Even as private and contracted childcare programs are reopening across the city, it remains uncertain how district schools will reopen. The NYC DOE has planned for a blended model that would allow schools to reduce the number of students per day in classrooms. However blended learning does not address the role district schools play in providing childcare to working families. The City proposed filling this gap by spending $30 million/month to provide childcare to 3-K through 8th grade students in groups of 15 on the days that they will not be in class. It is unclear how moving children between two different settings will mitigate community spread of Covid.
NYC public school families have suggested that a more elegant solution is to provide outdoor education for students. This solution could allow schools to safely provide care and education for more children. Contagion is lower in open air, and many families feel better about allowing their children to play freely in outdoor environments. A petition demanding that schools provide outdoor space to safely reopen is quickly gaining steam and media attention. A recent New York Time article describes how NYC used outdoor spaces to keep schools open during a tuberculosis pandemic one hundred years ago, and suggests ways the city could use the same strategy now: “As the city has done for restaurants, it could cordon off streets and sidewalks for schools to expand their footprint.” The Daily News reported that outdoor learning could also help our students to look back at this crisis as a time for exploration rather than fear. “What if our youngest students were able to look back on this year, not as one of fear and confinement, but one of exploration, healing and freedom?” Chalkbeat highlighted City Council Member Brad Lander’s advocacy for an “Open Streets: Schools” program: “Families, teachers, school staff and many others are deeply concerned about the safety of sending students back to indoor school in the fall, about whether their school facilities can be made safe (e.g. what about the schools where windows don’t open).”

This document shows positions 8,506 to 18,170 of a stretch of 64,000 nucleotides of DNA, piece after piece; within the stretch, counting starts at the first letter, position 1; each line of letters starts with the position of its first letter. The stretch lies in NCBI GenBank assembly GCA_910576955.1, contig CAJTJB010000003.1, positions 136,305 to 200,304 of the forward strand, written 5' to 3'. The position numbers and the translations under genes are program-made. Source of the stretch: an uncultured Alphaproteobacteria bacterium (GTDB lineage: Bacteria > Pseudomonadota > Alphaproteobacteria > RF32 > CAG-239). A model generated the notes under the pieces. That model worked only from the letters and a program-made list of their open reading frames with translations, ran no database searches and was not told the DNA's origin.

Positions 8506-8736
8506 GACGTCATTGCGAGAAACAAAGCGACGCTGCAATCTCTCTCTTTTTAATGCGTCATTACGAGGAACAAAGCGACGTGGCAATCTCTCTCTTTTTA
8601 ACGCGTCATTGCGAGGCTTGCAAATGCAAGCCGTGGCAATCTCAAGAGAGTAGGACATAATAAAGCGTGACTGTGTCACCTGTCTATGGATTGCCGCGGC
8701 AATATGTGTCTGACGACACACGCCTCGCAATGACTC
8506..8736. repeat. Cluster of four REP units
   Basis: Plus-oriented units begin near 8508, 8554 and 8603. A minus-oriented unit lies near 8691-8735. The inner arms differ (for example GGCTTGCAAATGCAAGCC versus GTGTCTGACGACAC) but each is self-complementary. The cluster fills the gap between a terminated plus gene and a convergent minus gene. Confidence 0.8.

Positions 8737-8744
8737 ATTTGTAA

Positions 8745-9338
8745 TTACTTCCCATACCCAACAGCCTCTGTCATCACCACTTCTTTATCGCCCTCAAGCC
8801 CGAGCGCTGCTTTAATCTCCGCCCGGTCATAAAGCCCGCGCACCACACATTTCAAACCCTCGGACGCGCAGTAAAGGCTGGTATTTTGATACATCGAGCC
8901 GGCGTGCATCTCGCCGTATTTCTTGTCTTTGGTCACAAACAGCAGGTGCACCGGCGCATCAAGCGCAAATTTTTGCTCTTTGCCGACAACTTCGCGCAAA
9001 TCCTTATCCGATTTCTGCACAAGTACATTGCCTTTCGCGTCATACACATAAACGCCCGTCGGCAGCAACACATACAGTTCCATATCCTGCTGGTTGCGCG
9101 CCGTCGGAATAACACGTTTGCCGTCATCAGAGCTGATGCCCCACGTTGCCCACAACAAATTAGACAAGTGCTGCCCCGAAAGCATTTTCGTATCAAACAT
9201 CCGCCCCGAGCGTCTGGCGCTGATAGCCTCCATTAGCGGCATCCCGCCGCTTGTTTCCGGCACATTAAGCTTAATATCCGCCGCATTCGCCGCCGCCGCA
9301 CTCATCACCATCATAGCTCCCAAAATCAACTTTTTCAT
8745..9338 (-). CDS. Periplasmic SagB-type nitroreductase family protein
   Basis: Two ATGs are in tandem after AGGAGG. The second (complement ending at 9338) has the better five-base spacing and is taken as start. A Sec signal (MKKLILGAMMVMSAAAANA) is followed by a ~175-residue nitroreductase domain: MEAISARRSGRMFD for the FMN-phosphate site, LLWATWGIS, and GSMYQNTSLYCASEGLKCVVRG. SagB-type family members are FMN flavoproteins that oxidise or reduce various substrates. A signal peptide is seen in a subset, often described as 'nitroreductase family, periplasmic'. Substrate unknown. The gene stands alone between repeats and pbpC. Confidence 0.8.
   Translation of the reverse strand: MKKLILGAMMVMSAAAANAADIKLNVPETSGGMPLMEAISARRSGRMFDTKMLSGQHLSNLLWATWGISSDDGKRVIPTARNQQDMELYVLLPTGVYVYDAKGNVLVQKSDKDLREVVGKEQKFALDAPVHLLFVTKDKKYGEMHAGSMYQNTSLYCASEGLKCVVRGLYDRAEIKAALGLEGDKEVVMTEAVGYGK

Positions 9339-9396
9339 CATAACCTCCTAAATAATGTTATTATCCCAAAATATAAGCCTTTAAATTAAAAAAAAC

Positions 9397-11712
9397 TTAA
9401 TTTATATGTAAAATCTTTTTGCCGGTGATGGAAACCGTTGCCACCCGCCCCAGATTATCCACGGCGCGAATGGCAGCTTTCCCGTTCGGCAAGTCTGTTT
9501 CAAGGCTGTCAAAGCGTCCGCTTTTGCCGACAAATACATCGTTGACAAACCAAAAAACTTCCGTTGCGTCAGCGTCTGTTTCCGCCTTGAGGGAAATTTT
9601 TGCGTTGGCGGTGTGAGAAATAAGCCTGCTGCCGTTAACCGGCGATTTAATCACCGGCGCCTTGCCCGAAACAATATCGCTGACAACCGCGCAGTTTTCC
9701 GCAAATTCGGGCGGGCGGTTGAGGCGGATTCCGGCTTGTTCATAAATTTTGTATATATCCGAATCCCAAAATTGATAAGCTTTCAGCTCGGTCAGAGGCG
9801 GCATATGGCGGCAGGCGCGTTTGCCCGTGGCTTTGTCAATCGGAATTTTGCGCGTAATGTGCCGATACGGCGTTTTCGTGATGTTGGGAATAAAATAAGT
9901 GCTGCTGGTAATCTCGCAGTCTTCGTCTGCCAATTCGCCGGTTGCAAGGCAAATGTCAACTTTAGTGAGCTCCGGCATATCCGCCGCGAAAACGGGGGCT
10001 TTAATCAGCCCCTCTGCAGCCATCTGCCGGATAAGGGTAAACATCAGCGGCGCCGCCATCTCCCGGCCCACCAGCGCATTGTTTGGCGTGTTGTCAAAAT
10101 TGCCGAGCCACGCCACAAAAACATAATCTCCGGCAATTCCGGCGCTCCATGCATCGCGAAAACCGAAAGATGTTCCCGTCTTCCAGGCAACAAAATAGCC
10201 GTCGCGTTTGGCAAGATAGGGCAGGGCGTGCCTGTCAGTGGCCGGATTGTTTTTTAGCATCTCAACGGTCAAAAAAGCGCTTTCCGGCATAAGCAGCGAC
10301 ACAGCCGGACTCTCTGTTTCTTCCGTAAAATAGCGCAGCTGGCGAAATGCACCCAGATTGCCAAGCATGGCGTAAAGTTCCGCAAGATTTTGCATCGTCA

Outdoor learning is not a new idea in the field of early childhood education. In the 1950’s, outdoor schools were developed in Europe to foster learning through play and to reinforce the role of the educator as a facilitator of learning. Forest School, Natural Preschool, Bosque Escuela, and Waldkindergarten are just a few examples of outdoor early childhood programs. Children at Anji Play, the exemplary public early childhood program in China, spend almost all their learning time outdoors. Note the appropriate all-weather clothing in these examples – gear that NYC schools could purchase for their students.
Open-streets: Schools is one common-sense approach, but the city also contains beautiful outdoor areas to use. A hospital was quickly erected in tents in Central Park – might similar tents be built for students in all the city parks? Students travel to Governor’s Island to attend NY Harbor School – might more children be able to learn on the hills, playgrounds and shelters of Governor’s Island? Brooklyn New School has a Forest and Shore School curriculum in which young children go year-round to natural environments to investigate, explore and play. If you want to know how beautiful and educational outdoor learning could be at a public school in New York City, take time to look at this blog: BNS Forest and Shore.
Reopening schools outdoors is an optimistic, evidence-based solution. Our children are coming back to school after a traumatic experience, and spending time in nature reduces stress. Indoor early learning environments are difficult and anxiety-provoking to sanitize; in outdoor environments children could use their imaginations to play freely. Let’s welcome children back safely with joy and creativity.
Helen Frazier is the Institute’s Director of Early Childhood. Tatiana Bacigalupe is a Screening and Assessment Specialist at the Institute.